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Interest in non-contact vital sign monitoring technology heats up, as Ministers of Science and Research visit the University of Oxford



The meeting of the 42nd Carnegie Group was held in Oxford last month, bringing together the G7 Ministers of Research and Science, alongside those of India, Brazil, South Africa, China, Mexico, and representatives of the European Commission. David Willetts, UK Minister of Science, and Stefania Giannini, Italian Minister of Education, University and Research, were amongst the ministers invited to the University of Oxford to observe some of the innovative technology being developed, with David Willets being the host. Professor Lionel Tarassenko, Founding Director of Oxehealth, demonstrated his patented Oxecam technology, originally developed at the University's Institute of Biomedical Engineering, with Dr Giannini acting as a willing volunteer.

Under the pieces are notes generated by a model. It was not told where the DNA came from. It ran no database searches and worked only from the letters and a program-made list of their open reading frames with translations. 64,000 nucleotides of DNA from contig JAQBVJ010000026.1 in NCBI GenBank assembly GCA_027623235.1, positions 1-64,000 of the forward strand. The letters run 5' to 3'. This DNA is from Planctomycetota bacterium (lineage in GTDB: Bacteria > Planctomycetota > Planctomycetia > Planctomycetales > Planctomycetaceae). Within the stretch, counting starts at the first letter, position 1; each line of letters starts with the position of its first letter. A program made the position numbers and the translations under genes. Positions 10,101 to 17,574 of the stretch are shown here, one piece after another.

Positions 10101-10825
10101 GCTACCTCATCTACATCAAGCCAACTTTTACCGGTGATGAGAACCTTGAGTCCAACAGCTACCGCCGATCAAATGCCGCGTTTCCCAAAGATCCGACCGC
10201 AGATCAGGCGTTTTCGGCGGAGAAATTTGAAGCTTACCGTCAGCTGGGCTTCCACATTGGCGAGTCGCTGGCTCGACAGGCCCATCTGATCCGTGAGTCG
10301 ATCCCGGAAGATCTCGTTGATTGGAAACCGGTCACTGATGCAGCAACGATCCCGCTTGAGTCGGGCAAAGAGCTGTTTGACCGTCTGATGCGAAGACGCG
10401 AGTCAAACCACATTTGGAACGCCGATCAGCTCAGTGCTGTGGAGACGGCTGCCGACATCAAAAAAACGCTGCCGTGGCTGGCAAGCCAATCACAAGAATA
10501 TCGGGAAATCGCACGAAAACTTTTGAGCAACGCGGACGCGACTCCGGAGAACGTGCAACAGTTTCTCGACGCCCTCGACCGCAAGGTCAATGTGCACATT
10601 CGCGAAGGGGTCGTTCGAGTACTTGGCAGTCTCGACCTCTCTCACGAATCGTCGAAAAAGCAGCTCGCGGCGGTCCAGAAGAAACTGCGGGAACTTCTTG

The Oxecam is a new technology, further developed and commercialised by Oxehealth. It allows a camera to monitor the key vital signs of an individual without any need for the probes, patches and often numerous wires associated with traditional methods of monitoring; instead, patented monitoring algorithms run within the camera unit, transmitting vital-sign data to the end user. Oxehealth has collaborated with neonatologists in the Department of Paediatrics, enabling researchers to monitor, in real-time, the first weeks of life for premature infants in an incubator.


'We were delighted to be able to demonstrate the Oxecam technology to the Science Ministers. I think this shows an increase of interest in non-contact vital sign monitoring, and we were pleased to demonstrate the viability of our technology. We'd like to thank Dr Giannini for providing us with excellent heart rate and breathing rate data!' commented Professor Tarassenko.